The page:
Although there are no randomized controlled trials of antidepressants being used during pregnancy, 1 randomized controlled trial found that interpersonal psychotherapy produced a 52% reduction in Hamilton Rating Scale for Depression scores and a 19% remission rate after 16 weeks of therapy, to which the currently study compares very favorably.

According to the study, antidepressant use during pregnancy doubled between 1999 and 2003, but many women are reluctant to take these medications because of safety concerns. In fact, in this particular study, 94% of the women involved expressed reluctance to take an antidepressant because of their pregnancy.

"Because there’s this concern about medication among pregnant women and their physicians, it’s important to find an alternative," said Dr. Manber.

Results from this study therefore suggest that this standardized acupuncture protocol could be considered a "viable treatment option" for depression during pregnancy, the investigators conclude.

Michael Thase, MD, University of Pennsylvania School of Medicine, cautions that findings from this study are preliminary, although they suggest that depression-specific acupuncture may have value in major depressive disorder in this patient population.

On the other hand, another study assessing depression-specific acupuncture in a broader population of men and women with major depressive disorder failed to find a significant effect from the modality, so evidence supporting acupuncture for the treatment of major depressive disorder is not consistent.

"Still there is reason to be cautious when prescribing antidepressants in pregnancy, and one has to weigh the pros and cons of using an antidepressant on an individual basis,” he told Medscape Psychiatry.

"If these promising findings are confirmed, it would be good to have another option to complement the focused forms of psychotherapy which are currently used for antenatal depression," he added.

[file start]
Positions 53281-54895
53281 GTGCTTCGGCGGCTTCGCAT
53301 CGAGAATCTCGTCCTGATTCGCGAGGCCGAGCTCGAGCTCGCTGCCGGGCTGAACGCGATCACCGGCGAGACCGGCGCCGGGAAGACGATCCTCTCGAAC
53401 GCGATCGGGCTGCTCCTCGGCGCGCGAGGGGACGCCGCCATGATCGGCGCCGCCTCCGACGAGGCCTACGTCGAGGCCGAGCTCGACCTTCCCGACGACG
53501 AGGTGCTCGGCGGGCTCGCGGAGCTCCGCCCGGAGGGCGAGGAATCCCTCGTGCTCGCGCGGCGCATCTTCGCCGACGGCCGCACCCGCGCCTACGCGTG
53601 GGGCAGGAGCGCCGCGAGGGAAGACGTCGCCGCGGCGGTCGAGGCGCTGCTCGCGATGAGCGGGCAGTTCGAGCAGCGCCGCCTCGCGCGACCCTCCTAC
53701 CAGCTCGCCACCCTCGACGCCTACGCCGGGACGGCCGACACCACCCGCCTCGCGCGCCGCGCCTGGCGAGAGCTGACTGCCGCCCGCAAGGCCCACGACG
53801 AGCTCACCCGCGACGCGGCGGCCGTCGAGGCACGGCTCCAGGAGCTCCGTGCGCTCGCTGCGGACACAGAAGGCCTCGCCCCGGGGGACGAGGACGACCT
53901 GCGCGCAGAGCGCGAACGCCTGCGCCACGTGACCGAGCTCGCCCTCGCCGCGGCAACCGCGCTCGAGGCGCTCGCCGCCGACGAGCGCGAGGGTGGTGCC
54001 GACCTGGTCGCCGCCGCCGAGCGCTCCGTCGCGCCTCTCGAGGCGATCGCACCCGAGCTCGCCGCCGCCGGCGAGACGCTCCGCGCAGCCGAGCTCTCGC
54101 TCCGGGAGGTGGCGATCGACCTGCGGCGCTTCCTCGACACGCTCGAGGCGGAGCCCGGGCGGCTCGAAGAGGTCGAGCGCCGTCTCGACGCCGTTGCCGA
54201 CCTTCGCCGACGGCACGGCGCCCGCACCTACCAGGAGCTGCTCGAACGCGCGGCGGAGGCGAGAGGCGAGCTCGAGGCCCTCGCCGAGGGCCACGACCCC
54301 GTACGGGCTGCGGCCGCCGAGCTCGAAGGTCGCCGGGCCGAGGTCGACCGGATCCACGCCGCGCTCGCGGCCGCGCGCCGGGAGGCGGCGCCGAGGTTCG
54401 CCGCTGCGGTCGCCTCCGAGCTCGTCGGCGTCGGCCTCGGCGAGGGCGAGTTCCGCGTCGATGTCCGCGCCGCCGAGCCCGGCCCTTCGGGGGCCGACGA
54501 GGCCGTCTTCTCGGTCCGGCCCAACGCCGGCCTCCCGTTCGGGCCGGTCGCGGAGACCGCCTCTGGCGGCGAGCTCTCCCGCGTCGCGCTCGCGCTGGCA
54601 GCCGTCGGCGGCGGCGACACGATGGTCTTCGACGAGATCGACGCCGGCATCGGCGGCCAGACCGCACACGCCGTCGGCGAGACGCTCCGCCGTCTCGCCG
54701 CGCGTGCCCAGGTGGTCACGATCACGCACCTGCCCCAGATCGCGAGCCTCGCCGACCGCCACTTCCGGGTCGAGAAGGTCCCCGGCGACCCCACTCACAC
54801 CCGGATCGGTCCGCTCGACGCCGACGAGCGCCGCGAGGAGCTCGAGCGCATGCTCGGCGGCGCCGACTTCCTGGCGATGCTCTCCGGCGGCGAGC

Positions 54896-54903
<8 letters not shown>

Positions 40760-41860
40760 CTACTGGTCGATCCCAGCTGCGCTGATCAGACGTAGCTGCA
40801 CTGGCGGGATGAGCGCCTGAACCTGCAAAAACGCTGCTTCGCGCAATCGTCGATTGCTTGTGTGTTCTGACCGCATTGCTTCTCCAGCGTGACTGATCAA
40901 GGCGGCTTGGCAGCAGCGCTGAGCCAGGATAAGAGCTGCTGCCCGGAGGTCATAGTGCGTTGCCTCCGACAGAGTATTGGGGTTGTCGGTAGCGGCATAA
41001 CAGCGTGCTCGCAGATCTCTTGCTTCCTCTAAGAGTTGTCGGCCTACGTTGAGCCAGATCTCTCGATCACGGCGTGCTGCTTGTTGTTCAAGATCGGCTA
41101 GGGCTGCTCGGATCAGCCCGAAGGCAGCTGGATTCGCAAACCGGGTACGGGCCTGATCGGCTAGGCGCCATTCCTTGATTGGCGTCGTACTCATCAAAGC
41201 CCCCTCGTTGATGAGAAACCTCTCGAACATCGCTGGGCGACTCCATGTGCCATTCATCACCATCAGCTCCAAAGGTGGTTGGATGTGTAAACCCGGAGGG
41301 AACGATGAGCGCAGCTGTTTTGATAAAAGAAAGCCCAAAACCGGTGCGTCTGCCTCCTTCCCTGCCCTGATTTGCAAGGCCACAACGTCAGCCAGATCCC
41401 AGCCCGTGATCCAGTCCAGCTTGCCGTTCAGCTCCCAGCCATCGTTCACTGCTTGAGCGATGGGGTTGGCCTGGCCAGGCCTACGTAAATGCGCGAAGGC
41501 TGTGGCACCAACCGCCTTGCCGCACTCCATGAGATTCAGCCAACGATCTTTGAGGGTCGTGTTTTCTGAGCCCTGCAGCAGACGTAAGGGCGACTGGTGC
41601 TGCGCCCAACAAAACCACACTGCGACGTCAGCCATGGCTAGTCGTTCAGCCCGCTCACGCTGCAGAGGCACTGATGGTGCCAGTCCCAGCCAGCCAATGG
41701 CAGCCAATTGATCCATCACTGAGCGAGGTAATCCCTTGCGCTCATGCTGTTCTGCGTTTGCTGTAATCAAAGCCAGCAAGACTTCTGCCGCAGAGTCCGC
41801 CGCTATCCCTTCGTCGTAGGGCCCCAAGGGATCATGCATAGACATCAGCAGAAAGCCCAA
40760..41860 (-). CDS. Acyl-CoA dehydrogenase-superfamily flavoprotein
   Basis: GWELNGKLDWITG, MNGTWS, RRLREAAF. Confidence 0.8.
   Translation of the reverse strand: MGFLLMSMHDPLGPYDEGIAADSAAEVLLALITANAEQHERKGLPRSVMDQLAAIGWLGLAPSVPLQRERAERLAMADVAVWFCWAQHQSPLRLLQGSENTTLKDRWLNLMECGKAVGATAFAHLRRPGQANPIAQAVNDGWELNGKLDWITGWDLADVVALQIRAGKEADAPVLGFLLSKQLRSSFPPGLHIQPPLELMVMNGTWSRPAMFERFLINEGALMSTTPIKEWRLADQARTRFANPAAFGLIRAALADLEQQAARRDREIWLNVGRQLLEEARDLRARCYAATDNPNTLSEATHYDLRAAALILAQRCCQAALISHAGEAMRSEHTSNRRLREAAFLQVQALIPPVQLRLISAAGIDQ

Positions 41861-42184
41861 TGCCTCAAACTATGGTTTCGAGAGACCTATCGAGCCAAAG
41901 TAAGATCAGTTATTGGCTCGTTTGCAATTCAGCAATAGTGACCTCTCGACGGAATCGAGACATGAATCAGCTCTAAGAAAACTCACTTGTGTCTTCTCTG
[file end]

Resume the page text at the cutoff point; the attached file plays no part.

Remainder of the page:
The study was funded by the Agency for Healthcare Research and Quality. The study authors and Dr. Thase have disclosed no relevant financial relationships.

Obstet Gynecol. 2010;115:511-520.

Author: Pam Harrison
Source: © 2010 Medscape, LLC
Copyright: Medscape Medical News 2010


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It’s the Inflammation, Stupid!

In the 1992 presidential campaign, Bill Clinton was a heavy underdog to popular incumbent George H. W. Bush. Bush was considered unbeatable due to foreign policy successes including the end of the Cold War and routing Saddam Hussein in the first Gulf War. But Bush’s approval ratings, which had been in the 90 percent range, began to dip as his campaign ignored the economic recession. Clinton’s campaign manager James Carville’s now famous campaign slogan, "It’s the economy stupid," helped turn the tide and Bill Clinton became the forty-second American president.

Just like George Bush’s 1992 presidential campaign, today’s medical community continues to promote the medical myths associated with cholesterol while ignoring the real cause of cardiovascular disease, inflammation.

Conventional opinion and current medical dogma holds that low cholesterol, especially low LDL cholesterol, reduces the risk and incidence of heart disease and stroke. This belief is so entrenched in the medical community that the FDA now approves drugs to prevent heart disease, as it did with Zetia and Vytorin, solely on the evidence that they lower LDL cholesterol levels. Zetia has never been proven to reduce heart attacks, strokes or death. Statin drugs help reduce the risk of heart attack and stroke for those who’ve already had a cardiac event (one percent over placebo) but fail to reduce death in women, the elderly, men over the age of 47, and in men without cardiovascular risk factors.

A 2006 study in The Archives of Internal Medicine looked at seven trials of statin use in nearly 43,000 patients, mostly middle-aged men without heart disease. In that review, statins didn’t lower mortality.

Nor did they in a study known as Prosper, published in The Lancet in 2002, which studied statin use in people seventy and older. Nor did they in a 2004 review in The Journal of the American Medical Association, which looked at thirteen studies of nearly 20,000 women, both healthy and with established heart disease.

Despite a growing voice of reason, which became even louder after the recently released Enhance study, the cholesterol zealots continue to view cardiovascular disease with tunnel vision. This myopic vision fuels the cholesterol drug war which rages on as each pharmaceutical company seeks to gain economic gain in the 40 billion dollar a year lipid lowering drug market.